Note: I started these musings on Monday, I just didn’t finish them then.
I didn’t know very much about GLAD strategies before the beginning of this semester. For all I knew, it was a set of strategies teachers from elementary schools received training for. So as a secondary teacher, I put it out of my mind. And then I was paired up with a professor to interview preservice teachers who had attended her GLAD training last semester. Naturally, I had to learn more about these strategies to better conduct the interviews. This guide (PDF) was super helpful.
One of the Common Core State Standards asks students to write with varied sentence structure. This can be challenging for students for whom writing does not come easy. So I decided to have a little fun with it and the Sentence Patterning Chart from the GLAD Protocol.
According to the protocol, each part of speech in the Sentence Patterning Chart has a color. Instead of working with colored markers, however, I gave my students colored pieces of paper. We wrote out our sentences, one part of speech at a time, then stood across the front of the classroom to share our sentences. To demonstrate to my students that sentences didn’t have to sound the same, we physically moved ourselves around, rereading sentences and determining whether or not they sounded like English syntax. It was fantastic.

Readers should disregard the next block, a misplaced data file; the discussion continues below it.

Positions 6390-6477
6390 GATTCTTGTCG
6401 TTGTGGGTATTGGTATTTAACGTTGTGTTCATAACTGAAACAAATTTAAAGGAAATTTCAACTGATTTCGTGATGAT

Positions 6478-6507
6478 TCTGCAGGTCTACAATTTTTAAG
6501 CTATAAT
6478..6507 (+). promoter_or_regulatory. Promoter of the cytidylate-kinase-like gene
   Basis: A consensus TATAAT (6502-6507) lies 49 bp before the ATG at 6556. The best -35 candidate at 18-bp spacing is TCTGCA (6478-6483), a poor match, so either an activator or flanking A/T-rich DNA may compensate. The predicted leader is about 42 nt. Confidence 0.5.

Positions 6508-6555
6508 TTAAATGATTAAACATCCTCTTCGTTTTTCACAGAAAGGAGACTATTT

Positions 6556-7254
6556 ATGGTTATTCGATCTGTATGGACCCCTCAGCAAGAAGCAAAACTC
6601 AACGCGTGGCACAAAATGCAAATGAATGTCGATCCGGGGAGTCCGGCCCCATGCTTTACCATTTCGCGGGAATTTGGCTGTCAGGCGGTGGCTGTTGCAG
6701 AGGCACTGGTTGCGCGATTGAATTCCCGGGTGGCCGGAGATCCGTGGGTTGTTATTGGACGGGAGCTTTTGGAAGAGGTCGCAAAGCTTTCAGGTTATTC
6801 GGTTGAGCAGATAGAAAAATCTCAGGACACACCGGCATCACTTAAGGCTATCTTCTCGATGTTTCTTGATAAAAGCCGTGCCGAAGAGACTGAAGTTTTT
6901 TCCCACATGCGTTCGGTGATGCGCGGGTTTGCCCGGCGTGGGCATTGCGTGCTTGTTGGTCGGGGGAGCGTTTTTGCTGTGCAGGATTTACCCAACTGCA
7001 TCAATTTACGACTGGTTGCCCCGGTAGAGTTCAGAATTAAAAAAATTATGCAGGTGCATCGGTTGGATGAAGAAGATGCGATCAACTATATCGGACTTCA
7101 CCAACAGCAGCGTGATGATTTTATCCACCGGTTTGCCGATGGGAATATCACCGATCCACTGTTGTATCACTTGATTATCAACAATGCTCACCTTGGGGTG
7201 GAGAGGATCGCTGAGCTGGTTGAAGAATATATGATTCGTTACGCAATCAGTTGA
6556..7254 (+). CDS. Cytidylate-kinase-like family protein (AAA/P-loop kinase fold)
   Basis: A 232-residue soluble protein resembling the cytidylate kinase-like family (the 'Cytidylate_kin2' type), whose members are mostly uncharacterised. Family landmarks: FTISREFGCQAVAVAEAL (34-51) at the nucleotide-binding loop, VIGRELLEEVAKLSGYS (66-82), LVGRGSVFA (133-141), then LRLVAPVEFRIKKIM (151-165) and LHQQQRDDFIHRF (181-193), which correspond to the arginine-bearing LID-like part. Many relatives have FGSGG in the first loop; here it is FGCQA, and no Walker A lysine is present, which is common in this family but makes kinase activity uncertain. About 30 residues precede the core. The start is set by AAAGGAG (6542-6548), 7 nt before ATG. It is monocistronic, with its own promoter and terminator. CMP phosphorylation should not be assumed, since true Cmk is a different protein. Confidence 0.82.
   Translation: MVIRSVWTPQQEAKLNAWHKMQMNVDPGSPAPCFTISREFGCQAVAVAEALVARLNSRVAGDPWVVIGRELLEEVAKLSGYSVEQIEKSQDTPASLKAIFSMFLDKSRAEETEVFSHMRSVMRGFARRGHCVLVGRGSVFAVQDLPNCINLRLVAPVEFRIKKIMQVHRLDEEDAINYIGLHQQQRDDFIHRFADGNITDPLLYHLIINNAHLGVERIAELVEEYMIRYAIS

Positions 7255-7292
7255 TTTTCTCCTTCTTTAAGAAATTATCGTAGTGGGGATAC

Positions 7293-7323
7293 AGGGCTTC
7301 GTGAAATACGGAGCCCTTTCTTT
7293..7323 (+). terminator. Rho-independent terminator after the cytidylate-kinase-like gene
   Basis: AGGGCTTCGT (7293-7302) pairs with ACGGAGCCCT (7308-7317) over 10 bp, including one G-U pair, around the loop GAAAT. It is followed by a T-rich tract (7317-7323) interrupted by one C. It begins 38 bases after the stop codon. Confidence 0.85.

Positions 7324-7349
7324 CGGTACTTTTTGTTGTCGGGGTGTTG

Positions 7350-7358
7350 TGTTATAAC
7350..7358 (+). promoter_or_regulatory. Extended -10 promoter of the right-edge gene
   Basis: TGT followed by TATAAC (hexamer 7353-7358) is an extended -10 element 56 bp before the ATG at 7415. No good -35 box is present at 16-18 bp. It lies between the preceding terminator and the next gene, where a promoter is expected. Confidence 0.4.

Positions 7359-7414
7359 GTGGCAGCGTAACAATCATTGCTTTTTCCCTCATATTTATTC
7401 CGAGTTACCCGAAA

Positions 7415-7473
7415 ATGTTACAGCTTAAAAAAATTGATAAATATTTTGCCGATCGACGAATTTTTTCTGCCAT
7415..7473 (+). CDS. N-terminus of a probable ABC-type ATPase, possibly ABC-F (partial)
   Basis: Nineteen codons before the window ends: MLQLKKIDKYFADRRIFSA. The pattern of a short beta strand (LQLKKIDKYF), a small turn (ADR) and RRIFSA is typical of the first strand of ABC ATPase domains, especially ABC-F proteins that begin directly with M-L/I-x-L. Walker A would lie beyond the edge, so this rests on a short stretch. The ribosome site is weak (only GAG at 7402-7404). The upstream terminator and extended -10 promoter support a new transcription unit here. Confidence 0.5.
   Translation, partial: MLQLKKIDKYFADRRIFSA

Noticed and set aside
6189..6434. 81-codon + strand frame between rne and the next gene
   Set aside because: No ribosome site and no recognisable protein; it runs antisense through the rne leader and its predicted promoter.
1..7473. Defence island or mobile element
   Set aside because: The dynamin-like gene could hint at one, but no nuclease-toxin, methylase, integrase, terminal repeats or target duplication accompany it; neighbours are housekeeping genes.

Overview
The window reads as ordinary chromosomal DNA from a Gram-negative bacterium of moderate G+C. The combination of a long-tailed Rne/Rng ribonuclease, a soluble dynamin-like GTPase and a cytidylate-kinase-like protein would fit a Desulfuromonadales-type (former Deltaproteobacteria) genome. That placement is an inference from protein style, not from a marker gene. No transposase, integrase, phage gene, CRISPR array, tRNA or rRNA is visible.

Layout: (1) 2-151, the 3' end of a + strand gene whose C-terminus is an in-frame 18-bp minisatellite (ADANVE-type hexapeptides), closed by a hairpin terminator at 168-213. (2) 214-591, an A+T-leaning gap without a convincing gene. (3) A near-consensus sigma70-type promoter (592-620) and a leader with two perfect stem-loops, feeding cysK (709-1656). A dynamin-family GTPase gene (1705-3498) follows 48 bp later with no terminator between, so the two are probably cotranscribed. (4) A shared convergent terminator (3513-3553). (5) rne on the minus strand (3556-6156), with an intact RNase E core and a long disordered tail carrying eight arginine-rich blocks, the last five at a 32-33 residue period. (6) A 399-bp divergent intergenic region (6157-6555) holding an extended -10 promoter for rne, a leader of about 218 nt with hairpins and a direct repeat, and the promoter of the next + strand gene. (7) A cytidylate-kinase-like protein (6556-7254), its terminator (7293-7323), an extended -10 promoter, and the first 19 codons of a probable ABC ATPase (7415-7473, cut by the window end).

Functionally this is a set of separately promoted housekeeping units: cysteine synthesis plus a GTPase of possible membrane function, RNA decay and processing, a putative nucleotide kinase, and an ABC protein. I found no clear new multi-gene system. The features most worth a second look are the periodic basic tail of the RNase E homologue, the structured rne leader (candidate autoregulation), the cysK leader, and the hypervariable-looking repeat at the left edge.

Now, they’re writing stories and paying attention to the patterns of their sentences. Walk around my classroom while they’re writing, and you’ll hear students talking about how if they’re going to start a sentence with an adverb, it’ has to be a word that ends in -ly and should describe how their character is doing something.
It is an exciting time in my classroom right now. Lots of thinking happening. And that’s always a good thing.